In observance of Pride month, Cooper Hewitt’s curatorial departments have selected a group of objects with LGBTQ+ stories to feature on the museum’s collection site. These objects are loosely connected by the theme of queer modernisms and are by LGBTQ+ designers.
Modernism is a style typically associated with early- to mid-20th-century design in Europe and the United States that focused on simplified forms, industrial materials, and form in service of function. The broad interpretation of modernisms through this object selection brings dimensions to this simplified definition, embracing art deco, midcentury craft, and Space Age modernism, while stretching into postmodernism and beyond.
LGBTQ+ identity developed and matured during this time as well, openly becoming part of modern life while at times facing waves of repression. Queer designers worked within accepted aesthetic styles, still pushing boundaries and queering design.
Paul Thévenaz worked primarily as a muralist, creating fantastical scapes for residential interiors. His figural imagery echoes bold, geometricized forms and use of bright color common in art deco design of the 1920s. This drawing of a faun was possibly made at the same time as the publication of The Canticle of Pan, a book of poetry written by Thévenaz’s partner, Witter Bynner.
The drawing was gifted to Cooper Hewitt by Alice DeLamar, an arts patron and lesbian heiress who quietly supported a circle of queer artists, including sponsoring a catalog of Thévenaz’s work after his early death.
Art Smith was active in New York City’s Greenwich Village from the late 1940s until the ‘70s. Part of the studio jewelry movement, Smith’s work was intended as “wearable art” and showcases materials wrought in abstract, biomorphic forms inspired by modern sculpture, dance, and jazz.
Jack Lenor Larsen was one of the foremost American modern textile designers. Like many designers, he branched out of his expected medium for collaborations. In this book of wallpaper samples designed with William Skilling for Karl Mann Associates, Larsen used a similar bright, bold color palette often found in his textile designs and abstract forms displaying a handmade imperfection. He was an advocate for the role of craft in modern design in a career spanning seven decades.
Titled Lunar Rocket, this textile by Eddie Squires celebrates the moon landing in 1969 and reflects the interest in the exploration of outer space from the 1960s. Squires was design director for Warner Fabrics and sought out trends in design and culture to update the company’s traditional, high-quality fabrics.
Squires donated this piece to Cooper Hewitt with Ruppert Richard Reiche, who was the partner of David Exley, textile designer and friend of Squires. Exley’s work is represented in Cooper Hewitt’s collection, including his intriguing Cat and Tinned Eye textile. Both Exley and Reiche passed away from complications related to AIDS between 1990 and 1991.
Edgardo Giménez understood the power of a thirst trap. In promotional material for his design work, he included imagery of himself in boxer shorts, jockstraps, and harnesses, and freely indulged in homoerotic imagery. Giménez often used photo collage (including photographs of his own body) enhanced by bold color palettes to generate eye-catching imagery inspired by international artistic trends. Produced before Argentina’s military dictatorship and Dirty War, his work displays a modern, liberated approach to sexuality and the human body.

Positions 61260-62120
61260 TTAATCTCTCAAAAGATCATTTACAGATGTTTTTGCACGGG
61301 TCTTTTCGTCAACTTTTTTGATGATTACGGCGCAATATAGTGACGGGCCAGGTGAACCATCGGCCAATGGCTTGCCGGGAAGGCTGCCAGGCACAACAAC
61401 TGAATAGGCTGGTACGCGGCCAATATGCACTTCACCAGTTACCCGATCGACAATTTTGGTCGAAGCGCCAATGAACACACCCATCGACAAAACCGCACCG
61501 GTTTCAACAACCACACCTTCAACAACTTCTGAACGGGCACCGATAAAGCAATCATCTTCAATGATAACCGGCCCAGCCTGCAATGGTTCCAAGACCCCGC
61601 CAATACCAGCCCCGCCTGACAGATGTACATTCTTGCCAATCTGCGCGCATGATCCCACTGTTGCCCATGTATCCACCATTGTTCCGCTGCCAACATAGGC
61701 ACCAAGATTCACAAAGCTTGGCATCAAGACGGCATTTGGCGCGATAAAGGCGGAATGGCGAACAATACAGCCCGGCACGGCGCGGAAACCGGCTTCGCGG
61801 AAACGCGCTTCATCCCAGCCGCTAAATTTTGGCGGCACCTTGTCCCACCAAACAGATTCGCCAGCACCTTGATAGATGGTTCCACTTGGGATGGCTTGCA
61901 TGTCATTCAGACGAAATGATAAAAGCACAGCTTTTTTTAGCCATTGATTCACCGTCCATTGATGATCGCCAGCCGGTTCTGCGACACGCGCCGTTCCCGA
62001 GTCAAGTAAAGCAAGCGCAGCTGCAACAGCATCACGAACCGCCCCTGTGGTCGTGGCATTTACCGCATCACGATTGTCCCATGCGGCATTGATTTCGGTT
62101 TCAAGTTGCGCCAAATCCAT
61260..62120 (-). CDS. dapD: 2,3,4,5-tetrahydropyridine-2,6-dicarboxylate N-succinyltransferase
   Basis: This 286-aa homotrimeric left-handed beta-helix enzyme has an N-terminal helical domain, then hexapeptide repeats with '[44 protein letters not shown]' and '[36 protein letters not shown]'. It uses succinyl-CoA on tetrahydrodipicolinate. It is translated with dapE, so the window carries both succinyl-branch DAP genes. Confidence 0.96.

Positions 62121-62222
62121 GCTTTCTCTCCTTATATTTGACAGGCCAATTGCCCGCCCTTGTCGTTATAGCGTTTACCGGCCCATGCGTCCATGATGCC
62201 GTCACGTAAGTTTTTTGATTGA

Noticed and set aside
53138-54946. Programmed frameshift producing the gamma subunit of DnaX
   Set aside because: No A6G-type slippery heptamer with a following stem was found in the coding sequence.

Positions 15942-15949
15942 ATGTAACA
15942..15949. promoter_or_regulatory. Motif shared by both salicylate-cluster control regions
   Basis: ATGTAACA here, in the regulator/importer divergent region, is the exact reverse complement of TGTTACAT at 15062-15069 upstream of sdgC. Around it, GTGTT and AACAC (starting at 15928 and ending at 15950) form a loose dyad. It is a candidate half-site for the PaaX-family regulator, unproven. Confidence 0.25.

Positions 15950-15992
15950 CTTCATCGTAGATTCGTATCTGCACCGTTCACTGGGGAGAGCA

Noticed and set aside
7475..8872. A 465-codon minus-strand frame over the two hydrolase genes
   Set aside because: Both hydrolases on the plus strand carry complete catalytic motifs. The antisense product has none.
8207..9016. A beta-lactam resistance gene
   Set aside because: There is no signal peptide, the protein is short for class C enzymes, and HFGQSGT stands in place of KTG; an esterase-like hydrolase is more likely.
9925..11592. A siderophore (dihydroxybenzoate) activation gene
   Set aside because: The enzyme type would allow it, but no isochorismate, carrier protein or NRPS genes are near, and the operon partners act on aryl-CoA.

Keith Haring’s animated, lively work—cut short by his early death related to AIDS—has become synonymous with 1980s New York, encapsulating the creative energy of the time and an unpretentious production of art. This t-shirt was produced for WilliWear Productions, lead by Black, gay designer Willi Smith, whose work aimed to bring art and fashion to everyday people on the streets.
While Dan Friedman started in corporate graphic design (remember the old CitiBank logo from your bank statement, anyone?), he transformed into a postmodern darling, creating daring, sometimes confusing, queer designs that challenged modern conceptions of graphics and interiors. Proportion is called into question and shape deployed seemingly erratically in Friedman’s fascinating, otherworldly designs. This floor lamp, measuring little more than a foot tall and equipped with wheels for mobility, screams for a radical space and a departure from modern living.
In the latest of the selection—and arguably stepping outside the confines of modernism—Richard Lowell Neas employs trompe l’oeil whimsy in mimicking the look of books on shelves in 2D on wallpaper. The design is a tongue-in-cheek rejection of the sanctity of the surface. Such illusionistic imagery—both witty and more traditionally decorative—was the cornerstone of Lowell Neas’s practice as both an artist and interior designer.
Matthew Kennedy is Publications Associate at Cooper Hewitt, Smithsonian Design Museum and History & Collections Chair of Smithsonian Pride Alliance.